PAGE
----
Jon Fletcher 2020-07-22

What are AMP Web Stories?

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The TL;DR


  • AMP web stories can be source of ultra-engaged search traffic
  • Building and designing web stories requires knowledge of HTML and CSS 
  • Web stories can be monetized but on Google's terms. 

By now, we're all familiar with the visual grammar of an online Story. 
Fullscreen, swipeable content with tappable actions, and rich visuals. Thanks to their popularity on Instagram and Facebook, stories have become part of everyday mobile life. 

So, when Google sees something that users love interacting with, but is hidden in the closed world of a native app, they have to get in on the action. 

Released in 2018, AMP web stories are a way for publishers to get app-like levels of interaction on content, but with the power of search traffic. Google Search Console includes AMP story traffic from both Search and Discover. 

AMP web stories combine the immersive and digestible content that works so well on mobile and uses the lightness of the AMP framework to make it accessible from search results. 

Early publisher results suggest that readers are responding to the new format. The fintech company Boost saw the time spent on their site increase from 20 seconds with blog posts to almost 4 minutes with AMP Stories— with 87% of their readers clicking through to the very end of their stories. 

What's the difference between AMP web stories and Instagram stories? 

Effectively, AMP web stories are no different from Instagram stories in how they look and work. But, as AMP web stories are served from search results, rather than an in-app content feed, there are some fundamental differences


The formats of AMP web stories are the same as social media stories. They can contain: Text, image, audio, animated gifs, and video. 

The biggest difference is the potential audience. AMP web stories are public on the open web, rather than limited to a network of followers. And, in addition to displaying in Google search results, AMP web stories can also be embedded in websites and optimized for full-screen desktop mode.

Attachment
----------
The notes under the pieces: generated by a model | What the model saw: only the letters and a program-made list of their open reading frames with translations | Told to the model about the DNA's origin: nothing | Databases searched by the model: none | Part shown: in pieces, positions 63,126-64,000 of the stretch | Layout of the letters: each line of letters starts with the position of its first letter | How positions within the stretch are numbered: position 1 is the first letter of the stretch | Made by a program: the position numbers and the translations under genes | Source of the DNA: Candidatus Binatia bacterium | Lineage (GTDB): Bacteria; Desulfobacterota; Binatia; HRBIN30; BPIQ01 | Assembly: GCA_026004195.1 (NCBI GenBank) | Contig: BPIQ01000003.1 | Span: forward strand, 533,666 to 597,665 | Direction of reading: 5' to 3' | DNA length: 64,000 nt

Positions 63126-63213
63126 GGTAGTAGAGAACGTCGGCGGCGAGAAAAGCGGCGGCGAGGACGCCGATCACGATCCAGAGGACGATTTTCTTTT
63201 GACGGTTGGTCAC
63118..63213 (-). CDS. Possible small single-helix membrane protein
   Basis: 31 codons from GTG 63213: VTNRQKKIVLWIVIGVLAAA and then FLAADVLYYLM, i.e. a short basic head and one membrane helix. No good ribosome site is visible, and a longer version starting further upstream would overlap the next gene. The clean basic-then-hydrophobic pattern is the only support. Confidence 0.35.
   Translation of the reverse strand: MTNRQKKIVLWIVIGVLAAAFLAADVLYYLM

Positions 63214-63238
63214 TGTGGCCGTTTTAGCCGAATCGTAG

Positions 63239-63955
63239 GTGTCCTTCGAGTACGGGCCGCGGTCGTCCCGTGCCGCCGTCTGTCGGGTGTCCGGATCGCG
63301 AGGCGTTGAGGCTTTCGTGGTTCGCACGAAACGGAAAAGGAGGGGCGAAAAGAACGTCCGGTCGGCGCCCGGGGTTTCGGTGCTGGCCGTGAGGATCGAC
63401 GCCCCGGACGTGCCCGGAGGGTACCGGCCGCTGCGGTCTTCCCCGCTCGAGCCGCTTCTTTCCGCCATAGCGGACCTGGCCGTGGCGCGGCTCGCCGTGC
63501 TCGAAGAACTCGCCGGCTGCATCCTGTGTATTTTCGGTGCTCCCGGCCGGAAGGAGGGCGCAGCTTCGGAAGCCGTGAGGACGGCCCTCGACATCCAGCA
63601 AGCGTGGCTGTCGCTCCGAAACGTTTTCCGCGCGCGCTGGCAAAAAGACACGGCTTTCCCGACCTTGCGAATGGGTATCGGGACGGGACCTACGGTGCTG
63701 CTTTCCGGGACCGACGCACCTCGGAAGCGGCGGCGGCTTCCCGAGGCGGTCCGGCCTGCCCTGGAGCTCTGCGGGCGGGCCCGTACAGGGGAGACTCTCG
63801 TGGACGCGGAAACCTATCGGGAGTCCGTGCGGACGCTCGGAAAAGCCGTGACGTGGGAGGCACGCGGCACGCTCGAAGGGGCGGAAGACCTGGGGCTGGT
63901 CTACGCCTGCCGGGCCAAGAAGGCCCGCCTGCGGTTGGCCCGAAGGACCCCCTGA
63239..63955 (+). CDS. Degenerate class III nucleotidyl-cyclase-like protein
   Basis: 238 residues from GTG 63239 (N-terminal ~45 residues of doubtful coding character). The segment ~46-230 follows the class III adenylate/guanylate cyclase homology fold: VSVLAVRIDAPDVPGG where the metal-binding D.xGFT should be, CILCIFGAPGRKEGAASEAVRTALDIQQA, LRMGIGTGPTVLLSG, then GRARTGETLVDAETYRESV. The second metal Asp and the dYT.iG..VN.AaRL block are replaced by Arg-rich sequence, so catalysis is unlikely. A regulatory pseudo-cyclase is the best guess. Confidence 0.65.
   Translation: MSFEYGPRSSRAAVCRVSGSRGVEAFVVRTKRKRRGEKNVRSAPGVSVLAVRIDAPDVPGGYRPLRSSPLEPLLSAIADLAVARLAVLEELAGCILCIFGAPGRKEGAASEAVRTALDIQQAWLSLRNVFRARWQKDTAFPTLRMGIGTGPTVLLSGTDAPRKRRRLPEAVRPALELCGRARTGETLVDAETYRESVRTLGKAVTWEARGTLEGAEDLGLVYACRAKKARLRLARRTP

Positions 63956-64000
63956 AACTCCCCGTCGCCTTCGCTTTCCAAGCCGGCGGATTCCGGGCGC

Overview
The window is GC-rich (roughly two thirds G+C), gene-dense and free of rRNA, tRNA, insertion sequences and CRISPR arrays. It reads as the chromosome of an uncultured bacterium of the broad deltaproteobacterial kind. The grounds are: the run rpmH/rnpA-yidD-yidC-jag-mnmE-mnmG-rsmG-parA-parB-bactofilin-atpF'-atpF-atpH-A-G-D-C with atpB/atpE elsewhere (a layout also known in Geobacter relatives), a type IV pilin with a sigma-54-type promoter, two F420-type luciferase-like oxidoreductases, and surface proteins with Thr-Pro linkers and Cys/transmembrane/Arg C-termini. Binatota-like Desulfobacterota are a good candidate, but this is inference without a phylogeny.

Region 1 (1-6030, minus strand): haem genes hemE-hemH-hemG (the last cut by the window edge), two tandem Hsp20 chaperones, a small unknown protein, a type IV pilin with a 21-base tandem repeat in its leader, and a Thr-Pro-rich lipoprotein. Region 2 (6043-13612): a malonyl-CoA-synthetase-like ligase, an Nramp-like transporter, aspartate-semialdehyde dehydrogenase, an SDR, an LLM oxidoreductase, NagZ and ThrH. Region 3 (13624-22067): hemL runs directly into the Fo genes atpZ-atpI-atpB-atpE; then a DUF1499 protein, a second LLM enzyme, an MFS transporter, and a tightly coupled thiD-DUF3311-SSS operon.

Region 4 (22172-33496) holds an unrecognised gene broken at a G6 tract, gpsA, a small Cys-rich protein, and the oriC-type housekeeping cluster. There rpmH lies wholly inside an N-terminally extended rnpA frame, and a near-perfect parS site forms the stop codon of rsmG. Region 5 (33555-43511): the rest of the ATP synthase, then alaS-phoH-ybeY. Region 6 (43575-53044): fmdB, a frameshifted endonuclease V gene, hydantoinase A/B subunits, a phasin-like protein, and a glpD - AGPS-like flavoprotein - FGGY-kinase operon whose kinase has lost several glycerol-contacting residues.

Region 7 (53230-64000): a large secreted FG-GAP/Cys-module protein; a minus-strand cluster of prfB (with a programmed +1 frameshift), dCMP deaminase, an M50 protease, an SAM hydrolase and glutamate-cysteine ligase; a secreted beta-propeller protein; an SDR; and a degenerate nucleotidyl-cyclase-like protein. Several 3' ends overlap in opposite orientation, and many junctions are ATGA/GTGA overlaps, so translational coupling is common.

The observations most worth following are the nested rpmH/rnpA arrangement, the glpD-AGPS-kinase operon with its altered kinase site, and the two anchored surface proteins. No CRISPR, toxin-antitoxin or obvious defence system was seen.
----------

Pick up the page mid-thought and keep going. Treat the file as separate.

There are no lifespans or expirations to AMP web stories, and where social media stories are created via the platform interface, web stories have to be created by marking up content with HTML or by using a third party tool. 

This process does give publishers more control over things like animation within the story and the level of detail that can be measured. Most social media stories have limited analytics that will tell you views and taps whereas web stories can be measured using Google Analytics to see more granular interaction data. 



Here you can see how CNN’s web story content appears in the ‘Visual Stories’ category in Google Search Results.

For publishers looking to gain more traffic from SERPs, and get higher engagement on their content, creating AMP web stories is a low effort/high reward strategy that can have a major impact on traffic, reader engagement, and revenue. 


Building AMP web stories 


For Google to generate an AMP version of your article, you have to add an AMP code to your article page. An AMP web story is represented by the amp-story component, which serves as a container for all the pages in a story and is responsible for handling gestures and navigation.

Google offers a downloadable tutorial that guides you through creating a test environment and all the stages that go into making an AMP story. 

You will see how each story is broken down into components, composed of layers that contain basic HTML and AMP elements. Adding content to each layer builds your AMP story in a logical progression. 


  • Story 
  • Pages 
  • Layers 
  • Elements 



You can see here, when these layers are translated into AMP components how light the framework is. 



You simply switch the content in this basic UI shell. Each page of a story is made from layers, stacked on top of one another. You specify layer, type of content, where it appears on the page, and then compile them into a single visual experience. 

You can see this page contains 3 layers. 

Layer 1: Implements the fill template, and contains a responsive image (lighthouse.jpg). 

Layer 2: Implements the vertical template and contains one element in the upper third grid area: A element with the title: Score 100 in Lighthouse